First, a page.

MORGANTOWN, W.Va. – Dante Stills knows the Backyard Brawl. So do fellow West Virginia natives Zach Frazier, Wyatt Milum, and others.

So, too, does Bethel Park, Pennsylvania native James Gmiter.

Gmiter and Stills have a different relationship to the Backyard Brawl, though.

Stills grew up in a West Virginia football household. His father, Gary, suited up for two Backyard Brawls. The rivalry, and Mountaineer football, are in his blood.

Less than 30 days from now, he will get his one, and only, shot to play in one of the most historic rivalries in college football.

“I’ve been waiting on this my whole life,” Stills said Wednesday. “This game, this is big for all of us. This isn’t just like a team thing, this is a state thing. We, as a whole state, are looking forward to this game.”

Gmiter, meanwhile, admits he grew up caring much more about Steelers football than the Panthers, despite going to high school just 11.2 miles from where the University of Pittsburgh plays its home football games.

He knows multiple players on Pitt’s roster, having played against them in high school, or competed with or against them at various summer football camps.

He and the Mountaineers will battle some of those same players on September 1.

“They’re going to be the top (defensive line), so they say, in the country. But we feel like we’re going to be one of the top O-lines in the country, too,” Gmiter said. “I think the biggest thing is that they say they’re going to be the best. And we say we’re going to be the best. So, that’s the big motivation right there.”

Stills, a consensus four-star prospect, was offered a scholarship to play for the Panthers while he was in high school. Gmiter, a consensus three-star defensive tackle as a prep player, was not.

Pittsburgh had a 0.0 percent chance of either player signing with the program.

“Even if they would’ve offered, I never would’ve given them a thought,” said Gmiter, now a three-year veteran on the Mountaineer offensive line.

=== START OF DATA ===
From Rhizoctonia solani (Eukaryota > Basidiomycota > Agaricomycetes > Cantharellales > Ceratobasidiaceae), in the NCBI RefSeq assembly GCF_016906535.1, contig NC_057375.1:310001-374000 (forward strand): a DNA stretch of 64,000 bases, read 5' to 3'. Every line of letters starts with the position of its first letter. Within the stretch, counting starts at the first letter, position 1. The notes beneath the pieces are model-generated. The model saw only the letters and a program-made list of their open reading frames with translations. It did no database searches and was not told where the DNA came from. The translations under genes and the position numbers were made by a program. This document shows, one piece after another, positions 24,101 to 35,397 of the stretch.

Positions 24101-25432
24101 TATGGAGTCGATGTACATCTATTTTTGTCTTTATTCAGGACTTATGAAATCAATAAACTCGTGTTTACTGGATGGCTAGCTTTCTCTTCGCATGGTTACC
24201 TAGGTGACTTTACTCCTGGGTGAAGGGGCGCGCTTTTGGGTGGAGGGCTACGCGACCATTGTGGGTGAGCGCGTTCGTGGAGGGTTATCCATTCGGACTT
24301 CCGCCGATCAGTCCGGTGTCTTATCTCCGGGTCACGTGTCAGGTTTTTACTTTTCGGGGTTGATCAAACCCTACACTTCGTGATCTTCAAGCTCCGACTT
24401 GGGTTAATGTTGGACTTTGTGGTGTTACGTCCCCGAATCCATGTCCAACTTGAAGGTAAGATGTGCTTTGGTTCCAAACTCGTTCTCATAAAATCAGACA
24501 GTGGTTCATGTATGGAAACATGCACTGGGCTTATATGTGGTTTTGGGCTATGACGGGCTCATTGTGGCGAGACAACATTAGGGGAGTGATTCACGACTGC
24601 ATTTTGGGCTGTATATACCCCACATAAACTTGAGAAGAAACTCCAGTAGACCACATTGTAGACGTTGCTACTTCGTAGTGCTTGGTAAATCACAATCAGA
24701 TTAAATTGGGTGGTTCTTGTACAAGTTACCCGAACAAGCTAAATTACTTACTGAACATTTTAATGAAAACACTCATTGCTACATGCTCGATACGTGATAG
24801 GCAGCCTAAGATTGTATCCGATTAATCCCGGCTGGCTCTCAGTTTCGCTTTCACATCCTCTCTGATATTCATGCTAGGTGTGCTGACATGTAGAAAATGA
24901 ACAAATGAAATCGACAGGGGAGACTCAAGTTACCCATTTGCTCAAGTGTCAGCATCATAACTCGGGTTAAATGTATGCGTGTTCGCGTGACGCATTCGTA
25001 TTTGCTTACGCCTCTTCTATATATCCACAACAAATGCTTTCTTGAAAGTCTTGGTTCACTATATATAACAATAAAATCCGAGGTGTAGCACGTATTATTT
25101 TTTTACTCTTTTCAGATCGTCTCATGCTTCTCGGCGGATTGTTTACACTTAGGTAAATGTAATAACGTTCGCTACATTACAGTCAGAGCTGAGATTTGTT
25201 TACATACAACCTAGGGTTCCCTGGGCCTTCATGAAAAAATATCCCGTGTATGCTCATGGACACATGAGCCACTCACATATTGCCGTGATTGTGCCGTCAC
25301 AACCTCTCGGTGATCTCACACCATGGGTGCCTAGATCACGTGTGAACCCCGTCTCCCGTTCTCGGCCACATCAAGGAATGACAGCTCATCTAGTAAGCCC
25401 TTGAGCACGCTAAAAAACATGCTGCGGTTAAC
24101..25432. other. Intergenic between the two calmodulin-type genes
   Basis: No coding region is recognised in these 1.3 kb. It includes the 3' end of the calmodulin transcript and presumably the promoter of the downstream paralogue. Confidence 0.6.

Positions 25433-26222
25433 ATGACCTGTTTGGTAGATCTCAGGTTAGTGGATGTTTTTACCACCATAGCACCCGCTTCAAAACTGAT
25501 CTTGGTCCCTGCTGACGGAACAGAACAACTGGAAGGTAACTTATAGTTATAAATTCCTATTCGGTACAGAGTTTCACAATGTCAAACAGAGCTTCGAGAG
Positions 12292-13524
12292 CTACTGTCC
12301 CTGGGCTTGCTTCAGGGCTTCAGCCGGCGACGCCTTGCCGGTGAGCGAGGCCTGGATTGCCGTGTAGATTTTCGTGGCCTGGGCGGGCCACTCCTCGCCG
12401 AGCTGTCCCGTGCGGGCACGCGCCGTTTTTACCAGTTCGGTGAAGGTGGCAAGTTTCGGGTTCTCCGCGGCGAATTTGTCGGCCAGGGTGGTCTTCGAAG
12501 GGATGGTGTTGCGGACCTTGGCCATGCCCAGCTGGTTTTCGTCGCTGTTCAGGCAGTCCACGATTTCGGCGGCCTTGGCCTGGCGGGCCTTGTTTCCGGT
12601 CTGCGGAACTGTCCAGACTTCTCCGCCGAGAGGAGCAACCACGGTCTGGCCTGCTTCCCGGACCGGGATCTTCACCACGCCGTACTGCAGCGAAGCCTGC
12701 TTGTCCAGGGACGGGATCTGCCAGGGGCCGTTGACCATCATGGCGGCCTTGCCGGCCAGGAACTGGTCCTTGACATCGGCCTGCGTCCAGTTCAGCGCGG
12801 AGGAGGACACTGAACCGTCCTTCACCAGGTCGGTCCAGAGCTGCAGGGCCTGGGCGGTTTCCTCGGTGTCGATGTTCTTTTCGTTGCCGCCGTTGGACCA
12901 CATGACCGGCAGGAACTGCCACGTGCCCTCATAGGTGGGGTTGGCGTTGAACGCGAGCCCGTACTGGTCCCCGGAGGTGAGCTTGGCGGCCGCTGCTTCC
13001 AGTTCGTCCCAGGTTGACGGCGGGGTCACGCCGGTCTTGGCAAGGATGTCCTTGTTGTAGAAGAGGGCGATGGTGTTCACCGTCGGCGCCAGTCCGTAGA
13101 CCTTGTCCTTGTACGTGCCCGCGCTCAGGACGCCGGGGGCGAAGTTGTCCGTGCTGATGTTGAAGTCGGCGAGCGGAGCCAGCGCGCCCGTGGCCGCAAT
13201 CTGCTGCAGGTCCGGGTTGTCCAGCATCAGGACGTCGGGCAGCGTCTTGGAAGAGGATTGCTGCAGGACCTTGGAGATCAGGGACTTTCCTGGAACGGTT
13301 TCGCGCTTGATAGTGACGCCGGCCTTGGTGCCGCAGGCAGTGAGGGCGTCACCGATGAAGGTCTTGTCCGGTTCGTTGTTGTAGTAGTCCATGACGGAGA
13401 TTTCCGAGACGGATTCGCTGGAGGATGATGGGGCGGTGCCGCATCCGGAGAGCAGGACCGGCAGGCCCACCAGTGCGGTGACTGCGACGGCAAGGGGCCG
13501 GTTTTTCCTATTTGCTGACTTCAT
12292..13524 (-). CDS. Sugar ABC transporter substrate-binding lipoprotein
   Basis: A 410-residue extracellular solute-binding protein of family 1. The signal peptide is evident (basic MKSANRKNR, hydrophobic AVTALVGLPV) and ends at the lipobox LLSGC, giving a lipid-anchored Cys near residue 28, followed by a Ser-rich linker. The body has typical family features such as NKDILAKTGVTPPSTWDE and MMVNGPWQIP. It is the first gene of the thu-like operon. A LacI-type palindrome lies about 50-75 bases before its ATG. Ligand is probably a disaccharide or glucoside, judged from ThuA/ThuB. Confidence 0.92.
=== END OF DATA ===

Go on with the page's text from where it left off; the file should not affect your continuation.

Neil Diamond’s “Sweet Caroline” was played loud through the speakers at WVU practice, Tuesday morning. When Diamond reached the chorus, the Mountaineers adjusted the lyrics the same way West Virginia fans have been doing so for decades.

It wasn’t just those inherently familiar with the rivalry – it was a collective effort in re-harmonizing the classic tune.

“It’s definitely a good opportunity for everybody on the team,” redshirt-sophomore running back Tony Mathis said. “A big game – rival – that (goes) way back, before I was born. So, I know it’s a big game to the fans, especially us.”

That was the second part of Mathis’ answer to the question, how much do you know about Pitt?

The first part of his answer: “That we don’t like them. I know that.”

Like Mathis and many other Mountaineer players, Taijh Alston is also getting his first taste of the Backyard Brawl. With the game being both teams’ season opener, the anticipation for the game has been building since January.

As the game gets closer, noise from both sides will increase.

Alston, coming off a season worthy of a Mayo Clinic Comeback Player of the Year Honorable Mention selection, won’t be listening.

“I just keep my head down and work,” said Alston. “Like, I’m not really with all that talking. So, you’ll see September 1st. And I’m just working every day.”

West Virginia put pads on for the first time at camp on Wednesday. The intensity in practices will rachet up in the days ahead.

West Virginia will hold its first intrasquad scrimmage of the fall on Thursday. As Neal Brown said earlier this week, the Mountaineers will scrimmage on Thursdays, because they open the season on a Thursday.